I’m sure you’ve all heard the Picasso quote, “Good artists copy, great artists steal.” Well, I’m no Picasso but I’m going to disagree with him on that, at least in certain situations. A couple of months ago, an e-mail reached my inbox requesting a custom original painting. I did the happy dance that I do whenever I get a commission or sell an original and continued reading. It seemed like a massive project, rich watercolor several feet wide on heavy paper with a raw edge. It would be a huge undertaking and I was up for the challenge. Then I saw the picture they attached and all that excitement came to a screeching halt.
‘I’m looking for something just like this…’ Attached was the work of an artist I recognized. There aren’t too many abstract watercolorists in world so I’m familiar with just about all of them. This artist is more established than I am and her work goes for A LOT more money than mine does. It immediately became apparent why I was being contacted; I was a photocopier but one that still allowed them to say the work was “original” without the price-tag.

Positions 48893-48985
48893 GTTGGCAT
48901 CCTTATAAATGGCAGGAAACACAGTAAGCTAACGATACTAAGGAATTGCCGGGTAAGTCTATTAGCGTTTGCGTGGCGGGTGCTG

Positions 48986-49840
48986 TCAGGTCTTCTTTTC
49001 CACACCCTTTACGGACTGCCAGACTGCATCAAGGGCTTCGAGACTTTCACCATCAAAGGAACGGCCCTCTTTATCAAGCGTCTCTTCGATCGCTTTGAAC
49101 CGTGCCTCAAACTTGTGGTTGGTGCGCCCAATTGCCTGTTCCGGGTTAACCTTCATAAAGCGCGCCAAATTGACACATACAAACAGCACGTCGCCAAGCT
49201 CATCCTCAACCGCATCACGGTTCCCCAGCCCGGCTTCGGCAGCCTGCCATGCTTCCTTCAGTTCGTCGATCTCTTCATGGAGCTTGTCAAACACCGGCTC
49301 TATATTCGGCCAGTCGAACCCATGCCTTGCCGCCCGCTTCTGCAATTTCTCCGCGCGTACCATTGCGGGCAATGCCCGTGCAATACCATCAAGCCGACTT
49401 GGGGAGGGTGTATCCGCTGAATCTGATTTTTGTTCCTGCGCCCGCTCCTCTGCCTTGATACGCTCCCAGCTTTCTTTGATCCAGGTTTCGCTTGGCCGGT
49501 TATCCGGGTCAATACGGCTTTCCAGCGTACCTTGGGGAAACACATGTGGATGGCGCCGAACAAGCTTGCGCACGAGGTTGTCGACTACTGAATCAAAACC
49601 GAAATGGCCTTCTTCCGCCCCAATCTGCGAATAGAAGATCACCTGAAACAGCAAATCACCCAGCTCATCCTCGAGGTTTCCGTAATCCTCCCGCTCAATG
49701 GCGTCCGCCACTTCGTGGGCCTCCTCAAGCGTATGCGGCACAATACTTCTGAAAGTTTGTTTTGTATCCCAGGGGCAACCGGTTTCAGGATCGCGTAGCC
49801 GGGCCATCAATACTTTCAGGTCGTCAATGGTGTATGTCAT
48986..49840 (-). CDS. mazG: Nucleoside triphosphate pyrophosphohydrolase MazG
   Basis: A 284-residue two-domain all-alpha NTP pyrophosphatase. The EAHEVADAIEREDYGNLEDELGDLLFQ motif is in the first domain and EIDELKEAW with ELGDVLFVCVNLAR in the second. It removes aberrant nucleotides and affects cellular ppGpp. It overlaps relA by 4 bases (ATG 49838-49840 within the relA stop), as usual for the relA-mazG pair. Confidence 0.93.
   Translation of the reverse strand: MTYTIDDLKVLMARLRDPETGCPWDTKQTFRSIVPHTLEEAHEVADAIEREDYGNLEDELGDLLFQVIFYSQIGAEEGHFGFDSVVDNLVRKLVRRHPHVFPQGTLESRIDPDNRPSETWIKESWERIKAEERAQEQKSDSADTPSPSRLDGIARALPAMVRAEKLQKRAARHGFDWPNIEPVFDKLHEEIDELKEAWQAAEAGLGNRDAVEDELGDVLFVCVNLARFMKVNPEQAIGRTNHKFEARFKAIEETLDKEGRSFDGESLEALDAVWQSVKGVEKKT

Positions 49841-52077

Willing to give them the benefit of the doubt, I asked if there was any elements of my work that they would like to see incorporated; maybe there was another reason they came to me. I informed them that I didn’t feel comfortable doing a recreation of another artist work but I would gladly create a piece inspired by their creations. I’ve found out that this pickle is something that fledgling artists have to get used to. We are moved by the artwork of others and elements of them can be found in our work but we are different. Our direction is different. Our goals are different. Our process is different. So though they may look similar, they aren’t.
In this case, it came down to valuing myself and what I’m trying to do with my work. I’m certainly not in a financial position to turn down commissions, but I just can’t in good conscience be a copycat. Some day, I believe, I will get an even bigger gig and they will be excited to work with me because of the art I create. And it will be my original work that graces the walls and I will be proud because I stuck to my guns and didn’t compromise my moral compass. Until then, I have an unanswered e-mail in my sent mail folder and a reminder that there will always be people who try to take advantage of young artists, trying to get us to work for cheap (or free), but we have the right to say “No, I won’t paint that for you” and sometimes we should do just that.